7 ICICTE 2012 Proceedings 90 fact closed and rigid, with very clear, stated or implied, preplanned directions, which makes them technocratic both in planning and in classroom implementation (Katsarou & Tsafos, 2010, p, 59). Referent to interdisciplinarity, the very structure of the Curricula, as well as the all too frequent lack of sufficient time or planning undermines, seems to prevent, despite all good intentions, the development of a satisfactory level of innovative interdisciplinary actions (Noutsos, 2003). At the same time, the Curriculum (PI, 2003, p.39) itself stipulates that the use of computers may be introduced provided the appropriate conditions of hygiene, space, equipment and teaching capacity of the staff are ensured. This remark at the bottom of the page proves that the question of the didactic approach of multimodal texts may not be visited separately from the general scope of difficulties already encountered -and those that keep coming up along the way- concerning a pedagogical utilization of new technologies. As an example, may we mention the incapacity of education to swiftly adjust to new realities, because of certain specificities at the local or national level or, even, as a result of conflicting interests (Koutsoyannis, 1999); also to be mentioned should be an initial deficit in preparation and training experienced amongst teachers. The lack of training and preparedness, resulting in stress and even in feelings of frustration and inferiority, along with an originally negative attitude adopted by certain Greek teachers vis-à-vis the use of computers 4 -sometimes triggered by certain ideologies (Christidis, 2001) - expectedly affected the degree of sufficiency in the pursuit and eventual achievement of the institutional didactic goals, however good the direction such goals have been given may be. Conclusion It is true that the notion of multimodality has already led to a redetermination of the didactic objectives and methods in the domain of language teaching, admittedly the domain bearing the best part of the task of valorizing all components of the communication process (Hondolidou, 1999). The change of the communication landscape, symbolized by the complexity of the processes of production and perception of meaning has, amongst other, led to the adoption of an interdisciplinary conceptualization of knowledge. The capacity, therefore, to manage and assess information within new semiotic environments is placed at the epicenter of the whole approach. What has also been made evident, however, is that the achievement of such goals is not possible without a creative utilization of the possibilities made available with information and communication technologies, because the approach of modern cultural multimodal products implies a previous understanding in essence of the way whereby all existing semiotic modes are interconnected. The challenge for the contemporary educational systems is to be in a position to incorporate all these conclusions reached through investigation and research, which will further enable them to successfully meet further challenges ahead. What was demonstrated, through such critical approach of the Hellenic Curriculum for Primary Education (PI, 2003), was that there is indeed quite an effort currently waged at the institutional level, despite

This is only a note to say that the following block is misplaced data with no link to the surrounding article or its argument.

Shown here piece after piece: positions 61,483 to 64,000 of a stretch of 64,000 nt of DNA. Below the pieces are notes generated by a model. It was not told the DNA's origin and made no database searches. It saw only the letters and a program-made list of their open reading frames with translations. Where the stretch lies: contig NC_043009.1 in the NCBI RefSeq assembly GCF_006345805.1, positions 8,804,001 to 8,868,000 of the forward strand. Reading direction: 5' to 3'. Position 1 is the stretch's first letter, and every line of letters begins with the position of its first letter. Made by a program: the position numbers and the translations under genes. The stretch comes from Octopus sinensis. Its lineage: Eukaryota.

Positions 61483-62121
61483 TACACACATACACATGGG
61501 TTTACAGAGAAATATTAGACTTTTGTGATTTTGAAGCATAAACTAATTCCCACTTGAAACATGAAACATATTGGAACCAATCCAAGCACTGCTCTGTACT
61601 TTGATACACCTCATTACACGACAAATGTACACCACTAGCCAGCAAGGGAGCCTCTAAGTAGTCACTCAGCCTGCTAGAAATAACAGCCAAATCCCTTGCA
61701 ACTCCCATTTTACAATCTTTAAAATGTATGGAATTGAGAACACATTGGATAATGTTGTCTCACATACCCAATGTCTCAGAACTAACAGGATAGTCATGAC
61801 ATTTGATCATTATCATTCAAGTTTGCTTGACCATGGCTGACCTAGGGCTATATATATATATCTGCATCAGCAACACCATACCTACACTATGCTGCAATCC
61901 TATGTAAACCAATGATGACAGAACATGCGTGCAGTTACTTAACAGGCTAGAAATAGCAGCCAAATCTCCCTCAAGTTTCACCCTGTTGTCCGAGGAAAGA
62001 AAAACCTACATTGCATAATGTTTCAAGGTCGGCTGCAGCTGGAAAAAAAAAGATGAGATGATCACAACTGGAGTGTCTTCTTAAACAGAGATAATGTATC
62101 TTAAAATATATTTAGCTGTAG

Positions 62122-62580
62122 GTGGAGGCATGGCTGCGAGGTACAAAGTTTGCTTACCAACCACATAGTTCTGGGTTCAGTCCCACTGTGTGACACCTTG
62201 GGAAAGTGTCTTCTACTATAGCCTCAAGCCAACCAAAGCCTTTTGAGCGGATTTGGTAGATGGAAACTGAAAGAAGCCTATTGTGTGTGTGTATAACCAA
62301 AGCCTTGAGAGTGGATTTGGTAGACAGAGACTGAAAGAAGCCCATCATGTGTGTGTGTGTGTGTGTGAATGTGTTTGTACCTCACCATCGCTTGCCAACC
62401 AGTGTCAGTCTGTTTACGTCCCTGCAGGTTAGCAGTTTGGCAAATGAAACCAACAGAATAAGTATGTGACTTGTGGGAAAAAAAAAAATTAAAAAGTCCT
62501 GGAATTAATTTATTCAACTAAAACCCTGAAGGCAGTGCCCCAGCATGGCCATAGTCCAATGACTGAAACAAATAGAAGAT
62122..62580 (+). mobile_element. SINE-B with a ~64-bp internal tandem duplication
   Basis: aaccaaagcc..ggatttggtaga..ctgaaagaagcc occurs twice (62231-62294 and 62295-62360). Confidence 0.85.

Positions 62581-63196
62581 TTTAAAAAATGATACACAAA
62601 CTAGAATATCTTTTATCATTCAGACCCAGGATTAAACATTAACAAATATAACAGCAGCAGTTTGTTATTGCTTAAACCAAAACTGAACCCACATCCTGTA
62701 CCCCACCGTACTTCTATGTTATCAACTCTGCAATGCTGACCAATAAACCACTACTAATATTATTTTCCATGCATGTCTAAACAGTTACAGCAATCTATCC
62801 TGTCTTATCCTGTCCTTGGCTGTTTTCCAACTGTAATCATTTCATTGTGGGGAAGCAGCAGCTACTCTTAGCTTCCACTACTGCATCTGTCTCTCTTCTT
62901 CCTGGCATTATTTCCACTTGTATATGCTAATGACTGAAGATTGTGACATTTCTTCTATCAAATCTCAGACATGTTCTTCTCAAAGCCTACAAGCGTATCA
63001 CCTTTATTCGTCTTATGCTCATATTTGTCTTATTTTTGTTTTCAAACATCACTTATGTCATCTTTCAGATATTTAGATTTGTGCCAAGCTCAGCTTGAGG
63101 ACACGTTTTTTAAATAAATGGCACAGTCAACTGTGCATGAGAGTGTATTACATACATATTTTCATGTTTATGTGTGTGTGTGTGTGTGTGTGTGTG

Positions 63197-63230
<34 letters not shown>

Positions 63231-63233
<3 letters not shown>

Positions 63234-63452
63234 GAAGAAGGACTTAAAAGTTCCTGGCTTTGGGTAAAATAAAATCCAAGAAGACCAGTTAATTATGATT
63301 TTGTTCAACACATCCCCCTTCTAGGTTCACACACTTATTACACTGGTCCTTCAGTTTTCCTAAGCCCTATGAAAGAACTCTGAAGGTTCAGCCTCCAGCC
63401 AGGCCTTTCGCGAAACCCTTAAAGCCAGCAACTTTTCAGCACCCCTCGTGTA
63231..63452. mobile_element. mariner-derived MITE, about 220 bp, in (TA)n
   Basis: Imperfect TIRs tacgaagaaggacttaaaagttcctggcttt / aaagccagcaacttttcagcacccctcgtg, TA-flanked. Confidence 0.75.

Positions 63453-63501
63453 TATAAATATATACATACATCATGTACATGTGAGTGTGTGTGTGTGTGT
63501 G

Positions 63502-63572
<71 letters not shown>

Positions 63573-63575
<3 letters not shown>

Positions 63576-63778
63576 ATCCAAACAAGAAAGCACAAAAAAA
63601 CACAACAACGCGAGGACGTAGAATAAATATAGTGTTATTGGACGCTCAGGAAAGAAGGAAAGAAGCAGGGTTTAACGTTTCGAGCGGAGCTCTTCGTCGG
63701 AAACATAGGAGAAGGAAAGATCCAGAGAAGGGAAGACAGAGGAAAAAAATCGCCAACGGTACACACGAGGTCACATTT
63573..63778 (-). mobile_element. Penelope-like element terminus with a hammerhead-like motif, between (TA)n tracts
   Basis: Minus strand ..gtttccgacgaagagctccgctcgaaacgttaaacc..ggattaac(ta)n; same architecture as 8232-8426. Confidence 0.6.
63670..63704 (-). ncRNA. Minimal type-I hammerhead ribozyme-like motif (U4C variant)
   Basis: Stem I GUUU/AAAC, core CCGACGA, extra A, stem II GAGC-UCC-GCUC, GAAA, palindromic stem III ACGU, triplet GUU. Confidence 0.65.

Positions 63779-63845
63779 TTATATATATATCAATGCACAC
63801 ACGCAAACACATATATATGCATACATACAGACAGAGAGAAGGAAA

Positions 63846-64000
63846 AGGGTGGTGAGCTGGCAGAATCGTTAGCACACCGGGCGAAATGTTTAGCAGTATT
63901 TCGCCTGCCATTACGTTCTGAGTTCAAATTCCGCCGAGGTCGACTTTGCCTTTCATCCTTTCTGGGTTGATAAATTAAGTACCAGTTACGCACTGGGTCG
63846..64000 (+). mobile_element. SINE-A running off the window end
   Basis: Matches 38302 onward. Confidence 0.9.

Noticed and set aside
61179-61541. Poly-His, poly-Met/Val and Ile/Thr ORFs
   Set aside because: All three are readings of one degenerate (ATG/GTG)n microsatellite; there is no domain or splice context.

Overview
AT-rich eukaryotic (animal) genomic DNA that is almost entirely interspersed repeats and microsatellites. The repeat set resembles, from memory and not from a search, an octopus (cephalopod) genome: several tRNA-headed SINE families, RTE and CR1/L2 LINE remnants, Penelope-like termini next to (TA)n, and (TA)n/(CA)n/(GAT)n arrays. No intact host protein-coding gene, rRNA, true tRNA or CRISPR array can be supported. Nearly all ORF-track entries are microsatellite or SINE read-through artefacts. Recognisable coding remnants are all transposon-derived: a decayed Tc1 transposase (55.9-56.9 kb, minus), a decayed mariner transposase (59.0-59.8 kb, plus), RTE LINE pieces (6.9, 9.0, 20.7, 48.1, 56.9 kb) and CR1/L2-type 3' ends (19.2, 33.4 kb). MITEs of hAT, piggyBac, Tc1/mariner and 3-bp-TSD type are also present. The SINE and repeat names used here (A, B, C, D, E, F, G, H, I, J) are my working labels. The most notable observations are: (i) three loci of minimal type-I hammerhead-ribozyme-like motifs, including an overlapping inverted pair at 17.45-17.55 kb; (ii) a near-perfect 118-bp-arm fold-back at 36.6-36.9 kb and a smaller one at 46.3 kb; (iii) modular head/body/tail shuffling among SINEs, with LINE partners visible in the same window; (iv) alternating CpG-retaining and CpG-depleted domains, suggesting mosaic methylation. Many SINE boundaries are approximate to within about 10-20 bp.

8 ICICTE 2012 Proceedings 91 whatever weaknesses and practical difficulties experienced along the way, towards globally highlighting the functional and communicative dimension of language. What is required, however, is a more systematic approach of multimodality, both in terms of original planning of the targeting process and in terms of descriptively analysing those strategies considered to be more apt to be utilized in practice by the teacher. Notes 1. By text we perceive a comprehensive sequence of language messages within a communication context (Georgakopoulou & Goutsos, 1999). 2. Under such approach, literacy is increasingly associated to visual communication, which includes, for instance, multimedia interfaces, user-friendly screen-based technologies, text processing and desktop publishing. 3. Emphasis is nevertheless placed on the importance of image, both within the Nursery School Curricula (Katsarou & Tsafos, 2010) and in Teachers Manuals (especially those corresponding to the First Grade of Primary School). What is discussed there essentially is the complex pattern of association between the two semiotic systems (namely language and image), whilst it is stressed that at the end of the day being able to read pictures is reading as well (PI, 2003, p. 12). 4. For conclusions drawn in the aftermath of contemporary research concerning the attitude of Greek teachers vis-à-vis the use of computers, we indicatively refer the reader to Ntinas, D. K. (2010). Νέες τεχνολογίες και γλωσσική διδασκαλία: ένας απολογισµός - διαφαινόµενες προοπτικές [New technologies and language teaching: review and prospects]. References Cope, B., & Kalantzis, M. (2000). Introduction. Multiliteracies: The beginnings of an idea. In B. Cope and M. Kalantzis (Εds.), Multiliteracies: Literacy learning and the design of social futures (pp. 3-8). London and New York: Routledge. Fairclough, N. (Ed.). (1992). Critical language awareness. London: Longman. Fairclough, N. (2000). Multiliteracies and language. In B. Cope and M. Kalantzis (Εds.) Multiliteracies: Literacy learning and the design of social futures (pp ). London and New York: Routledge. Katsarou, E., & Tsafos, V. (2010). Multimodality in L1 curriculum: The case of Greek compulsory education. Critical Literacy: Theories and Practices, 4(1), Kostouli, T. (2002). Teaching Greek as L1: Curriculum and textbook in Greek Elementary Education. L1 Educational Studies in Language and Literature, 2(1), Kress, G. (2000). Multimodality. In B. Cope and M. Kalantzis (Eds.) Multiliteracies: Literacy learning and the design of social futures (pp ). London and New York: Routledge. Kress, G. (2003). Literacy in the new media age. London: Routledge.